Successive heterolytic cleavages of H2 achieve N2 splitting on silica-supported tantalum hydrides: A DFT proposed mechanism

Handle URI:
http://hdl.handle.net/10754/562239
Title:
Successive heterolytic cleavages of H2 achieve N2 splitting on silica-supported tantalum hydrides: A DFT proposed mechanism
Authors:
Soláns, Xavier Luis; Chow, Catherine; Gouré, Eric; Kaya, Yasemin; Basset, Jean-Marie ( 0000-0003-3166-8882 ) ; Taoufik, Mostafa; Quadrelli, Elsje Alessandra; Eisenstein, Odile
Abstract:
DFT(B3PW91) calculations have been carried out to propose a pathway for the N2 cleavage by H2 in the presence of silica-supported tantalum hydride complexes [(≡ SiO)2TaHx] that forms [(≡SiO)2Ta(NH)(NH2)] (Science2007, 317, 1056). The calculations, performed on the cluster models {μ-O[(HO)2SiO] 2}TaH1 and {μ-O[(HO)2SiO] 2}TaH3, labelled as (≡SiO)2TaH x (x = 1, 3), show that the direct hydride transfers to coordinated N-based ligands in (≡SiO)2TaH(η2-N2) and (≡SiO)2TaH(η2-HNNH) have high energy barrier barriers. These high energy barriers are due in part to a lack of energetically accessible empty orbitals in the negatively charged N-based ligands. It is shown that a succession of proton transfers and reduction steps (hydride transfer or 2 electron reduction by way of dihydride reductive coupling) to the nitrogen-based ligands leads to more energetically accessible pathways. These proton transfers, which occur by way of heterolytic activation of H2, increase the electrophilicity of the resulting ligand (diazenido, N 2H-, and hydrazido, NHNH2-, respectively) that can thus accept a hydride with a moderate energy barrier. In the case of (≡SiO)2TaH(η2-HNNH), the H 2 molecule that is adding across the Ta-N bond is released after the hydride transfer step by heterolytic elimination from (≡SiO) 2TaH(NH2)2, suggesting that dihydrogen has a key role in assisting the final steps of the reaction without itself being consumed in the process. This partly accounts for the experimental observation that the addition of H2 is needed to convert an intermediate, identified as a diazenido complex [(≡SiO)2TaH(η 2-HNNH)] from its ν(N-H) stretching frequency of 3400 cm -1, to the final product. Throughout the proposed mechanism, the tantalum remains in its preferred high oxidation state and avoids redox-type reactions, which are more energetically demanding. © 2012 American Chemical Society.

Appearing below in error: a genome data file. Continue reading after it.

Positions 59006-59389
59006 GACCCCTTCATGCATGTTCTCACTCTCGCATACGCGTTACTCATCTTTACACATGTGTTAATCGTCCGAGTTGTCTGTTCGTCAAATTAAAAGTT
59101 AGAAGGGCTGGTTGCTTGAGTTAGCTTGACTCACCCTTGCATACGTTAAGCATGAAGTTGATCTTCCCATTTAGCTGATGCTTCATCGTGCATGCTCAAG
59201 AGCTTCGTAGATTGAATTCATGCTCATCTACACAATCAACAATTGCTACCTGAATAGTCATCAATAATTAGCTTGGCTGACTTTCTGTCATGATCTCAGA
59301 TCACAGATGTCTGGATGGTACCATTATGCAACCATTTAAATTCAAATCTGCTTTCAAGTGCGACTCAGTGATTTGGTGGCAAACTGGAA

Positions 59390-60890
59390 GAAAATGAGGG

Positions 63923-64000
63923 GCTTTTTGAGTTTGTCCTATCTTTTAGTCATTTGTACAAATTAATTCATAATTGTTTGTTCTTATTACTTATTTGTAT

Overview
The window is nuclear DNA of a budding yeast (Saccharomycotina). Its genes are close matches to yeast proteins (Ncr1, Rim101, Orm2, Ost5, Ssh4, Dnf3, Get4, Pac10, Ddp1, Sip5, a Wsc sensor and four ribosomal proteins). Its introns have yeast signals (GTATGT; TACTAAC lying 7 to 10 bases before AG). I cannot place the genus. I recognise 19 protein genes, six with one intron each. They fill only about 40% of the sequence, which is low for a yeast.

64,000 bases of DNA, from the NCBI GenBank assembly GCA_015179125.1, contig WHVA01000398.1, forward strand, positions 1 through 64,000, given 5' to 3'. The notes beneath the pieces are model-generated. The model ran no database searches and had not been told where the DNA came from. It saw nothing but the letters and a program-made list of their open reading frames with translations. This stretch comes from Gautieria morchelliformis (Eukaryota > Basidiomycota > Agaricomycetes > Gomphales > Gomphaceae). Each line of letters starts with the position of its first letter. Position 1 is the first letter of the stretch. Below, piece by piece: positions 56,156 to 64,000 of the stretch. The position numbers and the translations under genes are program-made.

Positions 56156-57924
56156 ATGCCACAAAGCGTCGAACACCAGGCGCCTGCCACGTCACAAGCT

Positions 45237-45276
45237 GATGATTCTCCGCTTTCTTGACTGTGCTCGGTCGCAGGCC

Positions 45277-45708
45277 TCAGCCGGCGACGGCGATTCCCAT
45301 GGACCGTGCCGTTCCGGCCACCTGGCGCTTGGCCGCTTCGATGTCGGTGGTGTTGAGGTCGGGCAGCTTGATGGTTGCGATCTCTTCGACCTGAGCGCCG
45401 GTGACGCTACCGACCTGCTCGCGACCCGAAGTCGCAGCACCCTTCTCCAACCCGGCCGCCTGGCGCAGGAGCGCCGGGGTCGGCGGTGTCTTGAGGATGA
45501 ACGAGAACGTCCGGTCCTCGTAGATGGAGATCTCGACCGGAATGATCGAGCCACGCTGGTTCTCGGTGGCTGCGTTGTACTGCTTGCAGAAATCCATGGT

KAUST Department:
KAUST Catalysis Center (KCC); Physical Sciences and Engineering (PSE) Division; Chemical Science Program
Publisher:
American Chemical Society
Journal:
Inorganic Chemistry
Issue Date:
2-Jul-2012
DOI:
10.1021/ic300498b
PubMed ID:
22712747
Type:
Article
ISSN:
00201669
Appears in Collections:
Articles; Physical Sciences and Engineering (PSE) Division; Chemical Science Program; KAUST Catalysis Center (KCC)

Full metadata record

DC FieldValue Language
dc.contributor.authorSoláns, Xavier Luisen
dc.contributor.authorChow, Catherineen
dc.contributor.authorGouré, Ericen
dc.contributor.authorKaya, Yaseminen
dc.contributor.authorBasset, Jean-Marieen
dc.contributor.authorTaoufik, Mostafaen
dc.contributor.authorQuadrelli, Elsje Alessandraen
dc.contributor.authorEisenstein, Odileen
dc.date.accessioned2015-08-03T09:57:37Zen
dc.date.available2015-08-03T09:57:37Zen
dc.date.issued2012-07-02en
dc.identifier.issn00201669en